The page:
The Church lent more support the Christian Democratic movement following World War II. Some also took the fall of the Eastern bloc in Europe in 1989 as a confirmation of the superiority of liberal democracies and of their compatibility with Catholicism. Over the last decade, a growing number of Catholic scholars have challenged this view and defended alternative readings of the Church’s social teaching. Are the current debates in Catholic political thought a repeat or continuation of nineteenth-century disputations? They are definitely related. Some of these arguments go back to the 1830s and the Abbé de Lamennais. He is the most important figure within the Church’s internal debate on what it should do. He was the first to advocate that the Church needed to give up its privileges and its attempt to monopolise education and the like, to go along with a separation of Church and state, so that it can influence the society; to get on board with democracy. That is what ‘Catholic liberalism’—I believe he coined the phrase—meant in the nineteenth century. It was a Catholic version of liberalism. There is definitely a continuity between it and contemporary debates. Obviously, there are also differences. There has been the Cold War or the ascendancy of the United States. But this is a longstanding debate. It has been going on for a while. It would help people a lot to know its background.
What level of coercion, if any, is licit in modern society? If the Catholic Church holds the true faith and the true religion, does that give it any rights over society? That is the debate and it has never been cleared up.
Regarding the interpretation of Vatican II, Pope Benedict XVI distinguished between a hermeneutics of discontinuity and rupture and, on the other hand, a hermeneutics of renewal in the continuity of the Church. That is not always easy. To some, the continuity between Vatican II and the social magisterium of the nineteenth-century popes (Mirari vos, Quanta cura, the Syllabus, Immortale Dei) is not so apparent. This is too vast and complex a question to broach satisfactorily here. Nevertheless, do you have some general thoughts on the matter? That is a difficult question. The most apparent discrepancy with the nineteenth-century papal magisterium arises with Dignitatis Humanae. I am not a theologian and I do not know how you reconcile the two. They look for all the world as if they do conflict. There is both continuity and an apparent break. That is the problem. But there is continuity in that the Church’s is concerned about how to influence society. But how do you do that. Again, I go back to Lamennais. Early on, he was one of the great ultra-Montanists. He wanted society to submit to the Pope. He just thought that if you promoted this through non-coercive means alone, then it would happen almost automatically. In a weird way, this is the same debate that is going on now. What level of coercion, if any, is licit in modern society? If the Catholic Church holds the true faith and the true religion, does that give it any rights over society? That is the debate and it has never been cleared up. That is my take. I did an episode on Dignitatis humanae on my podcast. I think you can reconcile it with the Church’s previous teaching. However, the Church needs to do a lot of work to make that clear for people. It is not at all clear if you look at the documents.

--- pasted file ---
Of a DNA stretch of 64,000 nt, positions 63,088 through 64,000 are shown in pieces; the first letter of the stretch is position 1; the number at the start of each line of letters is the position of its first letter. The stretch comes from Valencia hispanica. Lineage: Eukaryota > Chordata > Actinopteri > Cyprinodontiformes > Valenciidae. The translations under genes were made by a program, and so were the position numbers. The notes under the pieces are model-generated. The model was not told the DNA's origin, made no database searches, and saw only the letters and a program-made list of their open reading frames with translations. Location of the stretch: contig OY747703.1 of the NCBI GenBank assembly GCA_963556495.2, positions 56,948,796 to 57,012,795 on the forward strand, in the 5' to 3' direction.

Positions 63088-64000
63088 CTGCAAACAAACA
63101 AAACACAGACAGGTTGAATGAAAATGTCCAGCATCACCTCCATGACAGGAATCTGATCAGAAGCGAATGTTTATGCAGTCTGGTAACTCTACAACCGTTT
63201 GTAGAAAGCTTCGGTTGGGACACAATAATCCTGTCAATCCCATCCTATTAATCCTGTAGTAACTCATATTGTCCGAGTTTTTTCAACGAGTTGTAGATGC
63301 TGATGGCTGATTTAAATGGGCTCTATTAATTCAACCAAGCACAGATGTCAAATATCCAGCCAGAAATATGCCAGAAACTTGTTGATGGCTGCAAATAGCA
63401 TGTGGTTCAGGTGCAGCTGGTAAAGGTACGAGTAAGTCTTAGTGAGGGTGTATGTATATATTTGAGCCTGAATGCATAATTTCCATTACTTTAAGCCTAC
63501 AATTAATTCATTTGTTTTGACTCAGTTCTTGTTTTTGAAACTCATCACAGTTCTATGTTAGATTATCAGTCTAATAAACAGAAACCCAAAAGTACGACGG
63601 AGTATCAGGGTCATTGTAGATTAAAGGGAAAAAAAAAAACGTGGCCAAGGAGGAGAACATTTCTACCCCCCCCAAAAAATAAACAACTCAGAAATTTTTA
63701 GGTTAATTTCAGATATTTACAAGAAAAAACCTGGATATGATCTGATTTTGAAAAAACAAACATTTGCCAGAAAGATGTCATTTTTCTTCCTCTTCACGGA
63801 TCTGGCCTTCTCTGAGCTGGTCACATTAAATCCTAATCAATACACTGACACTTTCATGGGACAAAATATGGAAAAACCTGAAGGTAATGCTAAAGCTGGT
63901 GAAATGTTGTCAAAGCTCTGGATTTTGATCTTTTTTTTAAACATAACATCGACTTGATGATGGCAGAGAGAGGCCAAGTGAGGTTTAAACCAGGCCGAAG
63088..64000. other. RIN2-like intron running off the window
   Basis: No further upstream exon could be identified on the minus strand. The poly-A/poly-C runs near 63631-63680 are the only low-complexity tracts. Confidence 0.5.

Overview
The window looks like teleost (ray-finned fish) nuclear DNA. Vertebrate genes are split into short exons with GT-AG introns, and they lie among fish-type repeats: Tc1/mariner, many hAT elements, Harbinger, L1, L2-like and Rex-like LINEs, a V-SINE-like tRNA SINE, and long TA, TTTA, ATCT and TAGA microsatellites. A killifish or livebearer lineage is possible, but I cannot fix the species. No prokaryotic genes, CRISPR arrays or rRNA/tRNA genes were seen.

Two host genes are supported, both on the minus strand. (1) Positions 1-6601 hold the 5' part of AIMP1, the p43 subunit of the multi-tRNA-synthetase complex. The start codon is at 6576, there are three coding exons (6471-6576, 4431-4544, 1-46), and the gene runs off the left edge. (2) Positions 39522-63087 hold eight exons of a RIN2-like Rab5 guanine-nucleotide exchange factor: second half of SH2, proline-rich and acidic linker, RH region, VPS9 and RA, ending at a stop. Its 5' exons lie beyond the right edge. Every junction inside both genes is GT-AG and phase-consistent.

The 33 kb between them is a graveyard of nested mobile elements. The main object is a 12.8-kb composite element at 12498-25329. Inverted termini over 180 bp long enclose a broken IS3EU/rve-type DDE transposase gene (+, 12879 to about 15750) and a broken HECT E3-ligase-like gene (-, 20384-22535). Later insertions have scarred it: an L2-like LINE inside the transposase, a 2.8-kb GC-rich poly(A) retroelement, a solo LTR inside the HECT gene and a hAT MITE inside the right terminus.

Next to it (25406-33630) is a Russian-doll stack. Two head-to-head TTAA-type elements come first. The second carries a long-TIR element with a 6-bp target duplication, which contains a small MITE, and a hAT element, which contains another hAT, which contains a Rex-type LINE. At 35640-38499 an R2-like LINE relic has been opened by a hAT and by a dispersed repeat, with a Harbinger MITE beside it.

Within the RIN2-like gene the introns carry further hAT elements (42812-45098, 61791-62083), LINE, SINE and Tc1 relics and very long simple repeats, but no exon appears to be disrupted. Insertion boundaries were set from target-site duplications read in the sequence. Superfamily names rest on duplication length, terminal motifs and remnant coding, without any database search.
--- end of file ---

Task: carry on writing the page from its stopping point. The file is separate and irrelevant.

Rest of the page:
The first book on your list is volume eight of The History of the Church that was edited by Hubert Jedin, author the definitive history of the Council of Trent. This volume—written by Roger Aubert, Johannes Beckmann, Patrick J. Corish, and Rudolf Lill—is entitled The Church in the Age of Liberalism. It focuses on the period between 1830 and 1870. Is this crucial period of the nineteenth-century Church’s engagement with liberalism? What makes this study a good overview of the period and the issue? This series is magnificent and gives a great overview. Though long, it is very detailed, comprehensive, and a reference book in some ways. The one thing that it does not cover that well is Latin America.
This volume is called The Church and the Age of Liberalism because that is when liberalism becomes full-blown and dominant on the European stage. In the 1830s Lamennais makes his bid to convince the popes, such as Gregory XVI, to embrace religious liberty and similar prinicples (Mirari vos is a condemnation of that idea). The period ends with the First Vatican Council.
Two things put an end to Lamennais’s attempt. One is the Vatican Council. It reasserts the Church's authority in strong ways. Second, the issue becomes moot because liberal governments triumph. The Risorgimento gobbles up the papal states. The anti-clerical Third Republic comes to power in France in the 1870s. These events blunt the thrust of Catholic liberalism and establish the dominance of the modern state.
I cannot recommend this book enough. It is great on the background of both the cultural, intellectual ideas and the social movements. It talks about the revival of Catholicism in France, Germany, and elsewhere, in the mid-nineteenth century. It still is the best overview of that period.